Gelato and “Ice Cream”, what’s the difference?

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The difference between Italian Gelato and Australian/US/English “Ice Cream”

If you’ve eaten Gelato in Italy (or even Europe for that matter) or from the handful of gelaterias now becoming popular in Australia and around the world, you’ll know there is a difference when compared to the generic “Ice Cream” of the US/Australia/UK. Gelato always seems more intense in flavour, while Ice Cream seems more creamy and ‘fluffy’ almost.

There’s a reason for this. The two are made quite differently and the difference is 3 fold – fat, air and temperature.

The table below summarises the differences which are then explained further underneath.

Gelato “Ice Cream”
Ingredients/Composition Less Cream

More Milk

More Cream (Fat)

Less Milk

Often Eggs

Often artificial stabilisers and emulsifiers

Churning speed  Slow

(very little air gets into the mixture, increasing density)


(air gets whipped into the mixture, increasing volume)

Serving/Storage Temperature about -10degC

(if stored colder, it would go hard and icy)

-18degC (home freezer)

(the extra fat and air means water crystals are dispersed better so it stays soft at lower temperatures)

Ice Cream is heavy on the cream, often contains eggs, and has a fat content usually of  10% or more. Gelato, by comparison, uses more milk than cream, so it doesn’t have nearly as much fat. Gelato also doesn’t use eggs or egg yolks.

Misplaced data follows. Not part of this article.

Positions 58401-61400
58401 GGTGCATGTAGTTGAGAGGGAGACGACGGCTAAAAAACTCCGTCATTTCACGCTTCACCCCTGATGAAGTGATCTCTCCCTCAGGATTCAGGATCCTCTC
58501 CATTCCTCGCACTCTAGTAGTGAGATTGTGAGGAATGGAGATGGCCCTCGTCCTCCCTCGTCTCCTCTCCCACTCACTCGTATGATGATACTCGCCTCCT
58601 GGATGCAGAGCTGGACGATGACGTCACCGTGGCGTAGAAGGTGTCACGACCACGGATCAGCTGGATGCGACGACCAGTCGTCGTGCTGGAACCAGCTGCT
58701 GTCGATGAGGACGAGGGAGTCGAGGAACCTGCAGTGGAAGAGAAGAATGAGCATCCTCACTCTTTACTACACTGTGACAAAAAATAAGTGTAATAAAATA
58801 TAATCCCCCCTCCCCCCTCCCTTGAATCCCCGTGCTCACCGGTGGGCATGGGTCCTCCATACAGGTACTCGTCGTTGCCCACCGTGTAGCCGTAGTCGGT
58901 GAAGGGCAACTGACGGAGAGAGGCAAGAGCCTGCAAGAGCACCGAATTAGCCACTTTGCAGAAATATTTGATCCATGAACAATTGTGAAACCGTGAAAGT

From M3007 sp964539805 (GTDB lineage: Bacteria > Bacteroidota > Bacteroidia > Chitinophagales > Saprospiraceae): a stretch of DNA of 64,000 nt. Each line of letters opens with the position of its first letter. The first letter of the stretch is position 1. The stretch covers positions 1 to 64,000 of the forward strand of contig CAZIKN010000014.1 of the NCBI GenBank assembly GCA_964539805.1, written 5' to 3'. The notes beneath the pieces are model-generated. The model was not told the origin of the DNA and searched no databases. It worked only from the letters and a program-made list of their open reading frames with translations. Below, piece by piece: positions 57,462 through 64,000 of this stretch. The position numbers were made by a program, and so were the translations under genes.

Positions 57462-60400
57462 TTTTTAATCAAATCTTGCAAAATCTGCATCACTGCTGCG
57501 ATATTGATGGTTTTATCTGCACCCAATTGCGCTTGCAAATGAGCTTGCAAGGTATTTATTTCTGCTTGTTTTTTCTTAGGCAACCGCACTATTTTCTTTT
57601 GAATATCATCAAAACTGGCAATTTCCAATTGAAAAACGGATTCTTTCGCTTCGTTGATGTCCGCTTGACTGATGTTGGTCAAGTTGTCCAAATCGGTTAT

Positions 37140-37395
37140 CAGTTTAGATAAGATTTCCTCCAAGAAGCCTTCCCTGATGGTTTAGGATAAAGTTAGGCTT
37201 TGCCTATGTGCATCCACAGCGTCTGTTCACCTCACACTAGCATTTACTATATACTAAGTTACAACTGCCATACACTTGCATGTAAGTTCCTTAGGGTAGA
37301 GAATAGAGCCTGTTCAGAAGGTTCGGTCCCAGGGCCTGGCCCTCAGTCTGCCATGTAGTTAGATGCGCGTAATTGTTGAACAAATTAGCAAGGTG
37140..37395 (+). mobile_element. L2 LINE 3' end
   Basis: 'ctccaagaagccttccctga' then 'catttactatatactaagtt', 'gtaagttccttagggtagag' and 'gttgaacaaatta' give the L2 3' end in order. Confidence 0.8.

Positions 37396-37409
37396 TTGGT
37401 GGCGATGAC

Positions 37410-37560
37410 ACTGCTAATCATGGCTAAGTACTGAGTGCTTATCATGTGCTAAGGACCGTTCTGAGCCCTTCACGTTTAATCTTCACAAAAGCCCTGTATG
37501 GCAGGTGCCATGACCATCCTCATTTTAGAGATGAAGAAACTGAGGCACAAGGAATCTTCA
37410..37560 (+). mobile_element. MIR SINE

Ice cream is also churned hard and fast to whip air into it and increase the volume – the harder and faster you whip it, the lighter and fluffier it will be (but also, the more air you’ll eat with each bite). This means you can make more volume of ice cream for the same amount of ingredients if you churn it faster. Most likely this also helps with respect to financial returns.

Gelato is churned at a much slower speed, introducing less air into the base (think hand whipping cream compared to using an electric beater).

Gelato is therefore denser than Ice Cream, and people often find the flavour more intense and pronounced as it’s not ‘buffered’ by the fat or air.


If you stored Gelato at the same temperature as ice cream (about -18 degrees celsius) then the water would crystallize and become very hard. To compensate for less fat and less air whipped into it, Gelato has to be stored at a warmer temp (typically around -10 degrees celsius).

The fat and air in Ice cream meanst that it can remain creamy at lower temperatures, even the -18degC of your home freezer. 

So there you have it!

On my recent trip to Parma, Italy, I took a lesson at my local Gelateria on how to make natural Gelato. Have a read the article here.

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